Despite these advances, sternal infection and mediastinitis continue to pose clinical management issues. Currently, management of sternal wounds involves a multidisciplinary approach. Time-sensitive, nonsurgical management techniques include early debridement, microbiological analysis, and broad-spectrum antibiotics. Soft tissue flaps do not address repair of the bony sternum, which can lead to chronic pain, paradoxical motion, impaired pulmonary function testing, and cosmetic disapproval from the patient. A relevant development to sternal wound issues has been the development of vacuum-assisted closure devices (VAC) by Argenta and Morykwas, which serve as a bridge between debridement and reconstruction. [6]

A broad range of surgical strategies are currently being used including myo/myocutaneous flaps. In order to address the issue of bony sternal repair, several institutions are now turning toward sternal rewiring and reconstruction with rigid sternal fixation using transverse and longitudinal plates. [7, 8, 9, 10, 11, 12, 13, 14] Additionally, a sternal clamp device, to reduce sternal instability, has now been introduced into the market with promising results, although long-term clinical data are not yet available.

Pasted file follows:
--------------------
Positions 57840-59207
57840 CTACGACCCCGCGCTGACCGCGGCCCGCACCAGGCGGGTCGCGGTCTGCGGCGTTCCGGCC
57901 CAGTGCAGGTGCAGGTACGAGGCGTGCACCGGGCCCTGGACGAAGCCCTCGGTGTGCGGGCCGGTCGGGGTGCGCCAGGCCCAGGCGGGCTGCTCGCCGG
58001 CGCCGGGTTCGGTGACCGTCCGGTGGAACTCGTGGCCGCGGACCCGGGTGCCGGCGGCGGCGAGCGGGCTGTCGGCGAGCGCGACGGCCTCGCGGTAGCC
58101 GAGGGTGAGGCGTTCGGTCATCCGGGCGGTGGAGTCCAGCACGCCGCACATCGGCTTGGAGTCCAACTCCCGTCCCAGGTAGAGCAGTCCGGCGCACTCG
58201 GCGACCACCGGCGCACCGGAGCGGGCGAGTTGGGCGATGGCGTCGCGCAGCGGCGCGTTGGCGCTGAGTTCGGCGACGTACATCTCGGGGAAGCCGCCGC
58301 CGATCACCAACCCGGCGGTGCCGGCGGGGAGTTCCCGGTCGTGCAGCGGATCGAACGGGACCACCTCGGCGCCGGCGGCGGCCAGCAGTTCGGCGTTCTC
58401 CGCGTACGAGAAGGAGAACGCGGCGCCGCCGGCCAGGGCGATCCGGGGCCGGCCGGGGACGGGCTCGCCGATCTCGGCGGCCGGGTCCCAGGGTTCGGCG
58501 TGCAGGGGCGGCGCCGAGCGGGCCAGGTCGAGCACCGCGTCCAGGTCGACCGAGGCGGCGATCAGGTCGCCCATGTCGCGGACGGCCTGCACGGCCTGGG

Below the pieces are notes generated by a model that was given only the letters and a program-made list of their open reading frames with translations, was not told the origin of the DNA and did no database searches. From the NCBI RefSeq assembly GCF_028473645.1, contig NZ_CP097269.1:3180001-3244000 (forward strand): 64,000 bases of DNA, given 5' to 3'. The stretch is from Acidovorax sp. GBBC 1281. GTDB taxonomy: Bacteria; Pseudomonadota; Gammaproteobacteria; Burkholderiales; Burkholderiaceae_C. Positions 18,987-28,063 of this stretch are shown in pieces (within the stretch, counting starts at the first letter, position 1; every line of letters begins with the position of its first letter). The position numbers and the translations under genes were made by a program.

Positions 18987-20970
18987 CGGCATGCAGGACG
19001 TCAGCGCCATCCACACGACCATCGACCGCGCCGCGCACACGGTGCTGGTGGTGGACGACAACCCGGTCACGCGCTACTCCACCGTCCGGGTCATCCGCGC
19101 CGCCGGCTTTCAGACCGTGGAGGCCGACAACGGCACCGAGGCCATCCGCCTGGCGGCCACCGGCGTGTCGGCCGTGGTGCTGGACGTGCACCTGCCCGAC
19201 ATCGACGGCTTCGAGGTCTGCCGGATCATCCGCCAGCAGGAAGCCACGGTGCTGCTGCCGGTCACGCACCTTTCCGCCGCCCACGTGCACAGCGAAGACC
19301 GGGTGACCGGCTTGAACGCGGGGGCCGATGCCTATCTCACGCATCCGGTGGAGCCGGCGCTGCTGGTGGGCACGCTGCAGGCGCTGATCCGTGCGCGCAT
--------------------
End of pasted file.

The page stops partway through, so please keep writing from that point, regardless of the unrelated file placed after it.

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Problem

Problems associated with sternal dehiscence include issues both before and after debridement. Predebridement issues include frank infection and bony destruction of the sternum. Postdebridement issues include possibly sternal instability, paradoxical motion, and pain.